We have demonstrated a single-pot, single-day, inexpensive method for the preparation of comprehensive single- and multi-site saturation mutagenesis libraries from plasmid dsDNA. Although in the presented work comprehensive single-site saturation libraries were prepared, the utility of NSM is not limited to saturation mutagenesis. Because codon substitutions are user defined, the end user may restrict diversity to specific residues such as hydrophobic or charged substitutions.

To validate the performance of NSM we used “testers” from an external lab; we propose using such testers to enhance reproducibility and accessibility of new molecular biology methods (Nat Biotech 30, 806 (2012)). To aid in method adoption, the GFP plasmid used for green/white screening has been deposited to the AddGene repository (www.addgene.org) as a tool for practicing and troubleshooting the method.

Example 3: Comprehensive Site-Saturation NSM Protocol

Plasmid dsDNA should be prepared fresh (<1 month old, avoid freeze/thaw) from a dam+E. coli strain (i.e. XL1-Blue), and should be at a concentration sufficient to add 0.76 pmol dsDNA in ≤15 μL. Quality of the input dsDNA substrate is important. Mutagenic oligos are designed using the Agilent QuikChange Primer Design Program (www.agilent.com). Troubleshooting: Green/white fluorescent screening can be used to troubleshoot or learn the method. Plasmid pEDA5_GFPmut3_Y66H contains a constitutively expressed non-fluorescent GFPmut3 variant with a mutated chromophore (Gly65-Tyr66-Gly67 to Gly65-His66-Gly67). A single mutagenic oligo, GFP_H66Y, encodes the restore-to-function mutation resulting in fluorescent ‘mutants’. The protocol can be followed as below with the following adjustments:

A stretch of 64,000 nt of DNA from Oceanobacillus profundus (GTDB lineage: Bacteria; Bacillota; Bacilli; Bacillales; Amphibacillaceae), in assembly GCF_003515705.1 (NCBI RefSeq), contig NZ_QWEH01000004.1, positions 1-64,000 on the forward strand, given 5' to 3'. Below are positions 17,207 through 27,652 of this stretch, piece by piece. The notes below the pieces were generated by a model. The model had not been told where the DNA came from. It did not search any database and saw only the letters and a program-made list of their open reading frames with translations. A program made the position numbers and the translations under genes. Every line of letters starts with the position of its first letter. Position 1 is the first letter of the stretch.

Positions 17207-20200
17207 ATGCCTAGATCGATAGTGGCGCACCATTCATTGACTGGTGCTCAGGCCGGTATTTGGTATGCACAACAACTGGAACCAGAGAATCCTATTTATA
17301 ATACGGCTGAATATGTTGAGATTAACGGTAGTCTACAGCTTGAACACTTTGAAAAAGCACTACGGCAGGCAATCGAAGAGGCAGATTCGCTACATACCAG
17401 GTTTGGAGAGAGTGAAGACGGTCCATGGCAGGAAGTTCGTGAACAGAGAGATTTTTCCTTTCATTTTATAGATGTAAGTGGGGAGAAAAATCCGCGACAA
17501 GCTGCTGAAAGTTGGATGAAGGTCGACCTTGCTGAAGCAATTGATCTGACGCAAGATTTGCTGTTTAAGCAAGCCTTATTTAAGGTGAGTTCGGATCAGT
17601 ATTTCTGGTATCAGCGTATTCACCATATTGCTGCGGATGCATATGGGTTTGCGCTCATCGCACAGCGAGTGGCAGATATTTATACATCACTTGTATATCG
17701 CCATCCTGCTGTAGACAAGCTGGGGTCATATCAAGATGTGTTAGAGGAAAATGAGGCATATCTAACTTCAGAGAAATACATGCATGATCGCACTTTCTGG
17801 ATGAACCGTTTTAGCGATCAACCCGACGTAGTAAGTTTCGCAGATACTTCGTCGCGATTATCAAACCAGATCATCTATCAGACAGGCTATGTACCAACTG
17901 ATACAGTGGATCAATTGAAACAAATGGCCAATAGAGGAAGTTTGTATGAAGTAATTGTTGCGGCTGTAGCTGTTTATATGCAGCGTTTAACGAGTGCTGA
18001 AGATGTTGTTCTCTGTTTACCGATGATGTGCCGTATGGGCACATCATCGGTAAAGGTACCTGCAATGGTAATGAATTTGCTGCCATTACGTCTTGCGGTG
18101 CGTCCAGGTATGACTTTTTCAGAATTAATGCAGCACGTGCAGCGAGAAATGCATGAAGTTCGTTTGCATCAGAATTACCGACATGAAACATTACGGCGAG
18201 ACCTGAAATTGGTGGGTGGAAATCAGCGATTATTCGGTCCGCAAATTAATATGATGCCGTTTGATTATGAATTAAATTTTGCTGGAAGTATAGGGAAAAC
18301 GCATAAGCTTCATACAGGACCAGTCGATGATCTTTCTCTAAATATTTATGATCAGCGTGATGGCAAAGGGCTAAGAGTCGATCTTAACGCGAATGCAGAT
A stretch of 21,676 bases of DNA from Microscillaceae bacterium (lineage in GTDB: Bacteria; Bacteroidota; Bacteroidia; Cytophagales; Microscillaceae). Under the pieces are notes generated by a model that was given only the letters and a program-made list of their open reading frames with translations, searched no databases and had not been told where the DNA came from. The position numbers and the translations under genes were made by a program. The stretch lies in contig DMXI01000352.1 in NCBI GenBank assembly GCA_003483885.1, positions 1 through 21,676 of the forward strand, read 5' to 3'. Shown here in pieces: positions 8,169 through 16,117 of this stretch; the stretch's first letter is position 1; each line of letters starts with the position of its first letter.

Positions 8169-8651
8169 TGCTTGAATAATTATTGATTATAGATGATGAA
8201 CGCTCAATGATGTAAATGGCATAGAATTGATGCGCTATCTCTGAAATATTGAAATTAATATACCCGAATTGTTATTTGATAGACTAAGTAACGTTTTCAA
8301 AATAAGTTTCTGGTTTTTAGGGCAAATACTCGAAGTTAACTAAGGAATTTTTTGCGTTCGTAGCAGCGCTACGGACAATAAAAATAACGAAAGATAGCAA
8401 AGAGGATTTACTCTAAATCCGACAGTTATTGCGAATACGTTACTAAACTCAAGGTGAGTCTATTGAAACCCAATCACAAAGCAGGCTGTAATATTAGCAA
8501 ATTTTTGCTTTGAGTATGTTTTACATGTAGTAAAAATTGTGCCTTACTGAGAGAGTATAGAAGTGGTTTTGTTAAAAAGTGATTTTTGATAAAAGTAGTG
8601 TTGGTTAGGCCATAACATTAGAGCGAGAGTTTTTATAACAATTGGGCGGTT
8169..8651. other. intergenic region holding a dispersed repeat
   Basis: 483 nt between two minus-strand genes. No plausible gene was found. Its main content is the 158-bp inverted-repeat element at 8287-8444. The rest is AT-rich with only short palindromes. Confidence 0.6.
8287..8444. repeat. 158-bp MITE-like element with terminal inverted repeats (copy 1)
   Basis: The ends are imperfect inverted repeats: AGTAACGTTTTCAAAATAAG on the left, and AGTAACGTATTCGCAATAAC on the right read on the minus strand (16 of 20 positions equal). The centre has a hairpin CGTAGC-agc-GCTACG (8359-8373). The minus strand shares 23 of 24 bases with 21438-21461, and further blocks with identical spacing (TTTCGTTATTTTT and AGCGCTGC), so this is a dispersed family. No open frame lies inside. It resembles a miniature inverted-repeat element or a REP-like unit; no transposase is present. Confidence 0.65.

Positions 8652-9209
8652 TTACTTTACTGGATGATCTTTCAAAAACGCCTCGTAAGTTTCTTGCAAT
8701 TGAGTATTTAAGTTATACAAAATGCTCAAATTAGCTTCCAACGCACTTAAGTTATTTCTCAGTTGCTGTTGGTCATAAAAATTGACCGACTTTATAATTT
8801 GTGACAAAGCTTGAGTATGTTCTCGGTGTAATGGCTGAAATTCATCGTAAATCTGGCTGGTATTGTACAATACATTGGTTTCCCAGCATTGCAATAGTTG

• 1. 20 μL of 10 μM GFP_H66Y primer is added to the phosphorylation reaction (single primer as opposed to a primer mix).
    • 2. The secondary primer used is pED_2ND (primer sequences listed at end of protocol).
    • 3. Prepare serial dilution plates of the transformation to calculate transformation and mutational efficiencies.

Materials:

    • Zymo Clean & Concentrator-5 kit (Zymo Research)
    • Corning square bioassay dishes, 245 mm×245 mm×25 mm (Sigma-Aldrich)
    • High-efficiency electrocompetent cells (e.g. Agilent XL1-Blue Electroporation Competent cells, #200228)

Reagents: